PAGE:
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UBC Theses and Dissertations

Adolescent perceptions of mattering in the school mentoring context Aller, Sharon A.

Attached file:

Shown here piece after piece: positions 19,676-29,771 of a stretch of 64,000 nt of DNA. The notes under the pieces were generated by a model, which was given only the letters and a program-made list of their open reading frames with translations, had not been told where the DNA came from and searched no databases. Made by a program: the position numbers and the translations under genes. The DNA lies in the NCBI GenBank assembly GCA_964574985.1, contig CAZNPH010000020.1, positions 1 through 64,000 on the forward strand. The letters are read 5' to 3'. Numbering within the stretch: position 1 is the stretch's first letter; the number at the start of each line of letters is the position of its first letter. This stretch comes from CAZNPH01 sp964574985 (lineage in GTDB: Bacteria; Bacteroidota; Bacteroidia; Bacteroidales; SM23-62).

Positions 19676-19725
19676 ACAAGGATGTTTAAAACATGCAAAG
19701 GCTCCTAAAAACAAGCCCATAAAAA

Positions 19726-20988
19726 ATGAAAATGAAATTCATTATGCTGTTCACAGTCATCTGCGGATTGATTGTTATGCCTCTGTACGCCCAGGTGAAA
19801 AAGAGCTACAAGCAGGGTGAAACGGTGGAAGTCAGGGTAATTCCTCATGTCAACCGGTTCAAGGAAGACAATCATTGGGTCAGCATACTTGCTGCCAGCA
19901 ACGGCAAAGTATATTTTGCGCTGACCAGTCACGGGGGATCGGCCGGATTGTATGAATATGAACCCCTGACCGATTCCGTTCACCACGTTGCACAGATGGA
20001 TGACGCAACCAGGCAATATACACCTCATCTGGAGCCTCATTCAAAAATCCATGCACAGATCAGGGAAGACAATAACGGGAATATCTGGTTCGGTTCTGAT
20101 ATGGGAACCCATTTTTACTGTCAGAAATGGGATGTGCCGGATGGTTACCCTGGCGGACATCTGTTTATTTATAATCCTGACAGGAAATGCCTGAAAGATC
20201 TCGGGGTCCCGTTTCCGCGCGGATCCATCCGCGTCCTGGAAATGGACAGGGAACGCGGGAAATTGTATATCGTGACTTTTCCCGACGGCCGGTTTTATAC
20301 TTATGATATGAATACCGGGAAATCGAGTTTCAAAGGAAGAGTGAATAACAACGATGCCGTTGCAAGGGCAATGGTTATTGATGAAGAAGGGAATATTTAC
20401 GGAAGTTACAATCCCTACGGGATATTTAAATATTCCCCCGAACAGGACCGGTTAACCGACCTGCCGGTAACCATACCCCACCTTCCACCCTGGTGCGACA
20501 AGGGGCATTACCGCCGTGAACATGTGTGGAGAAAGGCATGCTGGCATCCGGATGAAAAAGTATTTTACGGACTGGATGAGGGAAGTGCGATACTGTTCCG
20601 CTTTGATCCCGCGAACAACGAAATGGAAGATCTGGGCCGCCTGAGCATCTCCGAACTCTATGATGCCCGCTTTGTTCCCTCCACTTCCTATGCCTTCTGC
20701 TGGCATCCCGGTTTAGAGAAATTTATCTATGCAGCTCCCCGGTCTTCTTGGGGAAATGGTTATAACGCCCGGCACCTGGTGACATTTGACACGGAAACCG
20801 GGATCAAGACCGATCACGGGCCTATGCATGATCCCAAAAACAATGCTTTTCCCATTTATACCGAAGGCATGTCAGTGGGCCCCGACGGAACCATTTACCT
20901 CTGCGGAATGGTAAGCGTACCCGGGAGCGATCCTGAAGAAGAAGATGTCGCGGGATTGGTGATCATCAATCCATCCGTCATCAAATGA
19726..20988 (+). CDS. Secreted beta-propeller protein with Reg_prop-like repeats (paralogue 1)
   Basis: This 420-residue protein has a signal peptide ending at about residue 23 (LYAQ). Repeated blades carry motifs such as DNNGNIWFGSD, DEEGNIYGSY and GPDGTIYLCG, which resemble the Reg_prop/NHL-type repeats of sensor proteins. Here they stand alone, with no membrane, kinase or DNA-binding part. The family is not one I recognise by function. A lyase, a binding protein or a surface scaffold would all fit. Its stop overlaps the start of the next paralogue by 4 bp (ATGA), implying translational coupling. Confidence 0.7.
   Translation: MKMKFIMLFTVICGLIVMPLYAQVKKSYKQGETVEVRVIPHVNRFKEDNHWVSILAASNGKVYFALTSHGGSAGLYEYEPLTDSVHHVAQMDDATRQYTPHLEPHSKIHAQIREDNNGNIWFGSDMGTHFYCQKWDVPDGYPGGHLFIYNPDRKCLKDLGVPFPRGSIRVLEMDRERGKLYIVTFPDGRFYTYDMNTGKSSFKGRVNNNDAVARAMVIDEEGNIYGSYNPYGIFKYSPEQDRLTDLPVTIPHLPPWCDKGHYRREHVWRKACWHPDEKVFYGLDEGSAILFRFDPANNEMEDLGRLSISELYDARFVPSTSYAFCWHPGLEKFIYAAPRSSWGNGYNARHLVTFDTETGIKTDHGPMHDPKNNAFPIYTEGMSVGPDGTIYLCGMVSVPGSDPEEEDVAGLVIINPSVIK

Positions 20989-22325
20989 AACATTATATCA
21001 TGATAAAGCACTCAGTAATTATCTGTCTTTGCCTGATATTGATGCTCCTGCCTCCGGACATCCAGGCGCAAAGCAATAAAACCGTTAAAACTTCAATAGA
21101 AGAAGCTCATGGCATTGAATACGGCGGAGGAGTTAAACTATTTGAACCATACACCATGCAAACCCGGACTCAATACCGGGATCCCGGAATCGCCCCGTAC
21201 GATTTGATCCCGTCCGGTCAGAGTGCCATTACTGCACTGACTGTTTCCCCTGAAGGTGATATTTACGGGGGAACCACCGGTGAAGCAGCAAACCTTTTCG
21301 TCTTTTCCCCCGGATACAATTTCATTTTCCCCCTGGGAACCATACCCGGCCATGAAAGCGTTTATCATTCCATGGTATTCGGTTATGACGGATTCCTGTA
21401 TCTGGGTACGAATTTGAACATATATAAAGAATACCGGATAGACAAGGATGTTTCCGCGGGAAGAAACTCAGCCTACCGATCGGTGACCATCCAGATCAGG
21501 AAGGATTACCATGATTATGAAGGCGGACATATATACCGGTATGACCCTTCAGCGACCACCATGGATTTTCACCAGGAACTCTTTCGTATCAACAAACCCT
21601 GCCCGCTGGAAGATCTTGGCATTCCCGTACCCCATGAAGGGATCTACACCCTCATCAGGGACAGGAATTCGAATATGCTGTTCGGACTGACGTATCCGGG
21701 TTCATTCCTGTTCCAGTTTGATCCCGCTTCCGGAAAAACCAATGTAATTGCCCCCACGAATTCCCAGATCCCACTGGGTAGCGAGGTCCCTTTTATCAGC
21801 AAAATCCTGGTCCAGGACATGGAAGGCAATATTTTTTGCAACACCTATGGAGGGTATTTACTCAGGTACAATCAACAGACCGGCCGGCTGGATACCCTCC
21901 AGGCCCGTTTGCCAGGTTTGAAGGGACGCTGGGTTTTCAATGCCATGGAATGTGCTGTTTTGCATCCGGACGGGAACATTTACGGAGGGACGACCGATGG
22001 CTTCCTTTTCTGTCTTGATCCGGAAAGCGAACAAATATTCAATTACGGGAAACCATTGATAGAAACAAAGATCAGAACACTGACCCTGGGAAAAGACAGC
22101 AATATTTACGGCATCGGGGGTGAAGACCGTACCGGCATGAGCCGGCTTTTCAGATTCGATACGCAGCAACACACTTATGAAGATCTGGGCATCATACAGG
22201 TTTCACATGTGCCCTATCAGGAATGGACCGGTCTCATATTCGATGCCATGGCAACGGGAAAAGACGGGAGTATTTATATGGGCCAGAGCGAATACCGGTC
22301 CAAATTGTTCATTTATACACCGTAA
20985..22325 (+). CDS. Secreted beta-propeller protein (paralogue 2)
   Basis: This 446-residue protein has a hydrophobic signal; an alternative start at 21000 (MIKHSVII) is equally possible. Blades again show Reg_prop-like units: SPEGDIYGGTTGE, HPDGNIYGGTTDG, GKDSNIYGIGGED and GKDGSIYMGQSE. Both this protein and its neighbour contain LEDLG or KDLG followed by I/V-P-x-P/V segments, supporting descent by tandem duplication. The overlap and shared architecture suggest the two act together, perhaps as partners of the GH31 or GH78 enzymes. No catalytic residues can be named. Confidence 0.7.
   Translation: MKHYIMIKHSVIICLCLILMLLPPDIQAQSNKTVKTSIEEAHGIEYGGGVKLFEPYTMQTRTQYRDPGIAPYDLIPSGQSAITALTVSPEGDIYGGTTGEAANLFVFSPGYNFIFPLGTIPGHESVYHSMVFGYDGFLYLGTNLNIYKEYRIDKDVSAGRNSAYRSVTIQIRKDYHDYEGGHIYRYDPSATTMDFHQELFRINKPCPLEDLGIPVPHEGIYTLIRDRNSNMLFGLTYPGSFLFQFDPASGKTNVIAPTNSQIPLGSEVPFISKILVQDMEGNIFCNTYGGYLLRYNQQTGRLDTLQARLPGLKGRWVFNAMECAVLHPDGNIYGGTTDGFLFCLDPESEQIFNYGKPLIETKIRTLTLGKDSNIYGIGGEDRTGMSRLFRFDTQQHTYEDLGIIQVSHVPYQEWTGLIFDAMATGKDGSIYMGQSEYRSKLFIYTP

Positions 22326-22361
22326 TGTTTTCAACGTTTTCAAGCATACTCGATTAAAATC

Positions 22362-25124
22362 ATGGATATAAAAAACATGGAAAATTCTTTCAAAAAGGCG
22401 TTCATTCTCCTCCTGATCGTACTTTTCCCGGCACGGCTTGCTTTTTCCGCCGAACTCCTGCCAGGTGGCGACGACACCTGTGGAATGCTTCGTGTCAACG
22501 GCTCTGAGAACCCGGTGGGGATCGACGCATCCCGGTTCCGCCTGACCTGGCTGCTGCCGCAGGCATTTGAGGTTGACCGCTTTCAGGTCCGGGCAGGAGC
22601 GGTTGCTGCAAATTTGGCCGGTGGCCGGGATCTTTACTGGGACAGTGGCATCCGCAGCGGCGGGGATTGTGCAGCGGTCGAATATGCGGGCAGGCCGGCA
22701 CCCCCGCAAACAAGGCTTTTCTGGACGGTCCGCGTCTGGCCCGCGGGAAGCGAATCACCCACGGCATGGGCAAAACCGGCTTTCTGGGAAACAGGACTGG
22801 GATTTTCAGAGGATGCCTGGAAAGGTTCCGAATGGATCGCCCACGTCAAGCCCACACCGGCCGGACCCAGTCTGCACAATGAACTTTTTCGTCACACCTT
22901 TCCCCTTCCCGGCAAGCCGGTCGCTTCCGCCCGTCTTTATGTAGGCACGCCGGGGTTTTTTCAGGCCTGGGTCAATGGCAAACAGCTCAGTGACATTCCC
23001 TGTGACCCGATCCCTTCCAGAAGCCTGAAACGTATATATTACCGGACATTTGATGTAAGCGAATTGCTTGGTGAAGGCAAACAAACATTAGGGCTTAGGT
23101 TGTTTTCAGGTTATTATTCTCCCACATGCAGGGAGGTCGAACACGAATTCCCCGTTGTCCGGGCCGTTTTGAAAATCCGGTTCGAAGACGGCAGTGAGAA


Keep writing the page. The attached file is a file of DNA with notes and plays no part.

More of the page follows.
This study examines adolescent perceptions of mentoring relationships with unrelated adults and suggests a typology of mentor behaviors that promote a sense of mattering to a mentor. A pretest/posttest quasi-experimental design was used with a sample of adolescents (n=34) enrolled in two rural high school social studies classes requiring their selection of a volunteer mentor. The selective influence of significant unrelated adult mentors was explored, with the hypothesis that mentors perceived as credible and valuable would exert the most positive influence on a perception of mattering. While this hypothesis was supported, the adolescent's perception o f mentor behaviors had a mediating effect on the relationship between credibility and value and mattering to the mentor at time two. Taking a pattern-centered approach to analysis, the mentor's challenge, expectations, pressure and support were examined using cluster analysis. Two patterns emerged with differential effects on the development of perceived mattering: Autonomy supportive and directive. Autonomy supportive mentoring was characterized by scores that were slightly below the mean on mentor pressure and above the mean on mentor support and expectations and mentor challenge. Adolescent perception of these behaviors was positively associated with a perception of the credibility and value of the mentor and perceived mattering to the mentor. Conversely, directive mentor behaviors were negatively associated with adolescents' perceptions of the credibility and value of the mentor and a sense of mattering to their mentor. Scores that were above the mean on mentor pressure and well below the mean on mentor support, challenge and expectations characterized this pattern. Findings are discussed in terms of their importance for theory building and conceptualization for both the mattering theoretical framework and consideration of the influence of mentoring on adolescent development.

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